My daughter is 16 an A student, and an excellent athletic. My husband and I met her best friend (let’s call her MO she is almost 18 now) 18 months ago. At the time, the best friend came to watch another girl (an all the way out of the closet; and recently cut from the High School team, not sure why, but we all suspect) play ball. My husband and I are old school we’re all about reputation. You are who you hang out with! We warned her to not hang around with that group. Then around the holidays of 08 she goes to this party and it gets back to me(weeks later) there were girls coupling up kissing, and she was one of them with MO. Days later she sneaks MO into the garage after midnight to give her a CD she had just burned(how could she be talked into this). I caught her red handed and she tried to lie her way out of it. Big punishment! Couple of weeks goes by and she is caught lying again meeting up with MO for lunch. At this point I had found out about New Years Eve and she was absolutely forbidden to have anything to do with MO. This past summer she was caught in a couple of huge lies and punished. About this timeframe she was getting her driver’s license and has made defiant improvement in her circle of friends. I felt she was getting pass this infatuation with MO until I see pictures on my space of her and MO hanging out NYE09. Sorry for running on here I was just trying to establish a pattern on this lying, especially when it concerns MO. She says she is not like that, and MO has experimented but she is not like that either. How can I believe her, I would like to, but just can’t take that risk. MO has to much influence on her. Our daughter shows us one side (happy, fairly well adjusted teen) but then when confronted with her lies turns into an angry, sullen, somebody we don’t even know. When I confronted her just a couple of weeks ago, she said MO is her best friend, but they hardly get to hang out, and when they do at ballgames MO doesn’t sit by her. Mo knows how she feels about it. Tell me what that says about their relationship? (they don’t go to the same school). MO even knows how we feel about her, and still pursues our daughter. I just know our daughter wakes up in the morning and goes to bed at night taking to her. How could she lie like this if she were not being coached! MO has no guidance, or boundaries. Goes absolutely everywhere at anytime of the night. Not to mention her experience with same sex. I have always felt since this has been going on that MO didn’t know what she was (sexually). But I will not take a chance with my daughter’s future happiness.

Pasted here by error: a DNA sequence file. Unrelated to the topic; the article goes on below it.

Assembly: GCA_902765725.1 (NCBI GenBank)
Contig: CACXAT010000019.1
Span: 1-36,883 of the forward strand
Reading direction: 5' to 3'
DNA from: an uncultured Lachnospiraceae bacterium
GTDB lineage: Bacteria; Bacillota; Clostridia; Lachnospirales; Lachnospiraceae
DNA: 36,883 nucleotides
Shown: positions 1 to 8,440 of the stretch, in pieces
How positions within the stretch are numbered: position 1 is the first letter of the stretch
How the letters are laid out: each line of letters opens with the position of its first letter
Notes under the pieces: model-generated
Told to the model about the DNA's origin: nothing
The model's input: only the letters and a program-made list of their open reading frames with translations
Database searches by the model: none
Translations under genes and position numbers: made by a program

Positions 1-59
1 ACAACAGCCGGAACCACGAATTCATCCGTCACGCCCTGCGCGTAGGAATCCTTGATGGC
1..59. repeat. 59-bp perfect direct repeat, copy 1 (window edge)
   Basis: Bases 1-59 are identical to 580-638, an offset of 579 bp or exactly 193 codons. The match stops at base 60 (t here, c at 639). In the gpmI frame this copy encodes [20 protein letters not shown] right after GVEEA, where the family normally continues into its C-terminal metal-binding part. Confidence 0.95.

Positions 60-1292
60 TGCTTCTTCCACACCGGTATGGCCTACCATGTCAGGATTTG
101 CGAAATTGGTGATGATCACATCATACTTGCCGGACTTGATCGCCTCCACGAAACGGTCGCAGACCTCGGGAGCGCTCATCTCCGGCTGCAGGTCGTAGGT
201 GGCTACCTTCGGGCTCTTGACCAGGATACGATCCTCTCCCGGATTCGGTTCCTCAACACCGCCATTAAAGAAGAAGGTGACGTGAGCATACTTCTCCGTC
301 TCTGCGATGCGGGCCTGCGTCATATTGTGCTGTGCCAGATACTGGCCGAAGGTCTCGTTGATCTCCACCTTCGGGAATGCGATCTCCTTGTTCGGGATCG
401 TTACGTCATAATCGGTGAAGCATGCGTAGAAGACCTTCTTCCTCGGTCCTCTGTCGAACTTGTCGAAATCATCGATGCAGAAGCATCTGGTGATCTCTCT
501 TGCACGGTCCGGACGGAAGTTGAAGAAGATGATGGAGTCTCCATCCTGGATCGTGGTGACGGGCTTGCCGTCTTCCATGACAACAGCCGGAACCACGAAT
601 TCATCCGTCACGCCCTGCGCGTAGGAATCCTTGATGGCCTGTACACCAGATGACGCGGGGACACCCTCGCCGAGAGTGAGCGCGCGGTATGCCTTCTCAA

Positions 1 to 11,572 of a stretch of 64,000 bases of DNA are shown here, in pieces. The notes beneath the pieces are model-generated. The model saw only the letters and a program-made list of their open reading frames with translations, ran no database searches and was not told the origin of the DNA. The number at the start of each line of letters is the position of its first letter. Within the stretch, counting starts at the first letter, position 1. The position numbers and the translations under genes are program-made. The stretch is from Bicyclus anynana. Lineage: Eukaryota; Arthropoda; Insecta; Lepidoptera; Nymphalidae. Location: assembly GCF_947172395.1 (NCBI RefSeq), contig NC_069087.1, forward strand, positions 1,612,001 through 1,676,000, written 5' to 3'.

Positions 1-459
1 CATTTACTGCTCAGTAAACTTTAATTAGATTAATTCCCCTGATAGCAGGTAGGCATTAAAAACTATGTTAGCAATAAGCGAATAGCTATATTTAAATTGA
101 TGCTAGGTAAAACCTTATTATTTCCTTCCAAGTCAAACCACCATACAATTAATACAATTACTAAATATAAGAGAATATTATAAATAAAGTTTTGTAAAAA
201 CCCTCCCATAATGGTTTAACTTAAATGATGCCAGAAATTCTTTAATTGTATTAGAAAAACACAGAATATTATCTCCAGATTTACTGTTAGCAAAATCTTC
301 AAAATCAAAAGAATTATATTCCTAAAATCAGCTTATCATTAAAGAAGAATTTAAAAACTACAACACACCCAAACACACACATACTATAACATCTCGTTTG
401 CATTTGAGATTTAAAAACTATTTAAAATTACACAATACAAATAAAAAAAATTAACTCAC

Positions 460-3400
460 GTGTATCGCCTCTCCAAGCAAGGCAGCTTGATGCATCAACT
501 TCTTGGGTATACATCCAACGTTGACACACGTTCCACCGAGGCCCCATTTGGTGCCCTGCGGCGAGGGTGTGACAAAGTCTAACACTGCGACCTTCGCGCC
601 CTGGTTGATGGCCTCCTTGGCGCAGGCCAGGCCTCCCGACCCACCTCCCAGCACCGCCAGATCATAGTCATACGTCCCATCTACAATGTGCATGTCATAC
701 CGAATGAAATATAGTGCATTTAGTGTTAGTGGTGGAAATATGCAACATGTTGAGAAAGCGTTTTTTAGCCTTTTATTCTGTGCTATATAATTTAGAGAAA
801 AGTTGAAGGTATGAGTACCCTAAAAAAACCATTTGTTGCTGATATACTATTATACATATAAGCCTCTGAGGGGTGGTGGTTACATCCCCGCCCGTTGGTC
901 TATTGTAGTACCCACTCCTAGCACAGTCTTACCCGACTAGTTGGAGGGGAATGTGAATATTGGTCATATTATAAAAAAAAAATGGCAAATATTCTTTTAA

I know the forum will come back and say they will be what they will be. I just can’t be so accepting when I still may have some influence over my daughter. Are gays really HAPPY?? Yes, gays and lesbians have been in society since the beginning of time, choosing to battle they way thru life. The clear lines between men and women are no more. Women try to be men and men in try to be women.

junieg's picture
junieg

A long time ago, when my children were young, I did all the projections of 'what if'. One of my children being gay was something that came into that thinking. As a mother, I have no right to dictate how my children lead their lives when they grow up. I decided that I would be there for my children no matter what sexuality they chose. This is not important. What is important to me is that they lead HAPPY and FULFILLED lives. My philosophy is that everyone should be entitled to live their lives and do as they please as long as they do not harm anyone or anything else. Quite a simple philosophy.
IF your daughter is truly lesbian then there is nothing your campaign can do to change that. You need to accept and support instead of condemning.
I do realise that this would be more difficult for people who have religious leanings. Thankfully, I don't have anything to do with that ancient fairy tale.

concerned mom's picture
concerned mom